The CNBSS was a large trial, but larger numbers do not compensate for major trial errors. The U.S. Preventive Services Task Force and the American Cancer Society are reviewing their screening guidelines. The results of the CNBSS should be dropped from the reviews or viewed, at best, with great skepticism.
Disclosure: Dr. Kopans reported no potential conflicts of interest.
Dr. Kopans is Professor of Radiology, Harvard Medical School, and Senior Radiologist, Breast Imaging Division, Massachusetts General Hospital, Boston.
For more discussion of the Canadian National Breast Screening Study results, read the accompanying commentaries by Therese B. Bevers, MD, and Sudhir Srivastava, PhD, MPH, and Barnett S. Kramer, MD, MPH.
1. Miller AB, Wall C, Baines CJ, et al: Twenty five year follow-up for breast cancer incidence and mortality of the Canadian National Breast Screening Study: Randomised screening trial. BMJ 348:g366, 2014.
2. Tabár L, Vitak B, Chen TH, et al: Swedish two-county trial: Impact of mammographic screening on breast cancer mortality during 3 decades. Radiology 260:658-663, 2011.
3. Tabar L, Vitak B, Tony HH, et al: Beyond randomized controlled trials: Organized mammographic screening substantially reduces breast carcinoma mortality. Cancer 91:1724-1731, 2001.
4. Duffy SW, Tabar L, Chen H, et al: The impact of organized mammography service screening on breast carcinoma mortality in seven Swedish counties. Cancer 95:458-469, 2002.
5. Otto SJ , Fracheboud J, Looman CWN, et al: Initiation of population-based mammography screening in Dutch municipalities and effect on breast-cancer mortality: A systematic review. Lancet 361:1411-1417, 2003.
6. van Schoor G, Moss SM, Otten JD, et al: Increasingly strong reduction in breast cancer mortality due to screening. Br J Cancer 104:910-914, 2011.
7. Otto SJ, Fracheboud J, Verbeek ALM, et al: Mammography screening and risk of breast cancer death: A population-based case-control study. Cancer Epidemiol Biomarkers Prev 21:66-73, 2012.
8. Swedish Organised Service Screening Evaluation Group: Reduction in breast cancer mortality from organized service screening with mammography: 1. Further confirmation with extended data. Cancer Epidemiol Biomarkers Prev 15:45-51, 2006.
9. Hellquist BN, Duffy SW, Abdsaleh S, et al: Effectiveness of population-based service screening with mammography for women ages 40 to 49 years: Evaluation of the Swedish Mammography Screening in Young Women (SCRY) cohort. Cancer 117:714-722, 2011.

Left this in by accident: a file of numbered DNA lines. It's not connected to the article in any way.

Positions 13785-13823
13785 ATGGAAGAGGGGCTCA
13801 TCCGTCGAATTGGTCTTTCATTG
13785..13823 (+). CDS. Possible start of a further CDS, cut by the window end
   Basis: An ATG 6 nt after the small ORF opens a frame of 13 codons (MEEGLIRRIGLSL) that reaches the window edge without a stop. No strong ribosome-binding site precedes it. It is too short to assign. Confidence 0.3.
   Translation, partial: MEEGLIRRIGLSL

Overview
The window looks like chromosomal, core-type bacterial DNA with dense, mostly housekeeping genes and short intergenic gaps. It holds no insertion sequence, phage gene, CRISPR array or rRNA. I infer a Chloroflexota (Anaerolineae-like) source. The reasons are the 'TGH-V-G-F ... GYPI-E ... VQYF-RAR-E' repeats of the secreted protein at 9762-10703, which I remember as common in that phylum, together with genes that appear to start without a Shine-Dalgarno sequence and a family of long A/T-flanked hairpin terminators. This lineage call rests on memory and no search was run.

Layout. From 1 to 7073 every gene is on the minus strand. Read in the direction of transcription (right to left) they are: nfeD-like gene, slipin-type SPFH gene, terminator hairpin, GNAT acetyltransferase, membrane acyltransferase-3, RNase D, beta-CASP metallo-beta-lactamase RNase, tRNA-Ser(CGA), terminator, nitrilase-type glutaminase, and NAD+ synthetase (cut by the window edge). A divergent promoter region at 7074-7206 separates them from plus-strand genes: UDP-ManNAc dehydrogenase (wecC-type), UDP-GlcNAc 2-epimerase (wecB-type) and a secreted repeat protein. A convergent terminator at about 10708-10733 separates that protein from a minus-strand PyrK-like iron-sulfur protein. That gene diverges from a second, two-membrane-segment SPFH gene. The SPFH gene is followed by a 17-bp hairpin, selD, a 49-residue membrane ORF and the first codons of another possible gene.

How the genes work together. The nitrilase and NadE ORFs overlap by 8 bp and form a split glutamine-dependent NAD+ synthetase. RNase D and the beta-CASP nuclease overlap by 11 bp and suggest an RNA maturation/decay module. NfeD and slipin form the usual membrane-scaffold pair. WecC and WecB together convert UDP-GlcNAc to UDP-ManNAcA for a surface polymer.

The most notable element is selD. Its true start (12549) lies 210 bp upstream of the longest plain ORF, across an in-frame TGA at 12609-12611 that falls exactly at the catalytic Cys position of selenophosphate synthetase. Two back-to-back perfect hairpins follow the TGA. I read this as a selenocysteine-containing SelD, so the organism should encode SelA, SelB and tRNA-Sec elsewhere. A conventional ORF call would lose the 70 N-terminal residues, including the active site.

10. Coldman A, Phillips N, Warren L, et al: Breast cancer mortality after screening mammography in British Columbia women. Int J Cancer 120:1076-1080, 2007.
11. Kopans DB: Beyond randomized, controlled trials: Organized mammographic screening substantially reduces breast cancer mortality. Cancer 94:580-581, 2002.
12. Hofvind S, Ursin G, Tretli S, et al: Breast cancer mortality in participants of the Norwegian Breast Cancer Screening Program. Cancer 119:3106-3112, 2013.
13. Paap E, Holland R, den Heeten GJ, et al: A remarkable reduction of breast cancer deaths in screened versus unscreened women: A case-referent study. Cancer Causes Control 21:1569-1573, 2010.
14. Mandelblatt JS, Cronin KA, Bailey S, et al: Effects of mammography screening under different screening schedules: Model estimates of potential benefits and harms. Ann Intern Med 151:738-747, 2009.
15. Broeders M, Moss S, Nyström L, et al: EUROSCREEN Working Group. The impact of mammographic screening on breast cancer mortality in Europe: A review of observational studies. J Med Screen 19(suppl 1):14-25, 2012.
16. Baines CJ, Miller AB, Kopans DB, et al: Canadian National Breast Screening Study: Assessment of technical quality by external review. AJR Am J Roentgenol 155:743-747, 1990.
17. Kopans DB: The Canadian Screening Program: A different perspective. AJR Am J Roentgenol 155:748-749, 1990.
18. Yaffe MJ: Correction: Canada Study. Letter to the editor, J National Cancer Inst 85:94, 1993.
19. Bailar JC, MacMahon B: Randomization in the Canadian National Breast Screening Study: A review for evidence of subversion. Can Med Assoc J 156:193-199, 1997.
20. Kopans DB: NBSS: Opportunity to compromise the process. Letter to the editor. Can Med Assoc J 157:247, 1997.
21. Kopans DB, Feig SA: The Canadian National Breast Screening Study: A critical review. AJR Am J Roentgenol 161:755-760, 1993.
22. Tarone RE: The excess of patients with advanced breast cancers in young women screened with mammography in the Canadian National Breast Screening Study. Cancer 75:997-1003, 1995.
This commentary represents the views of the author and may not necessarily reflect the views of ASCO®.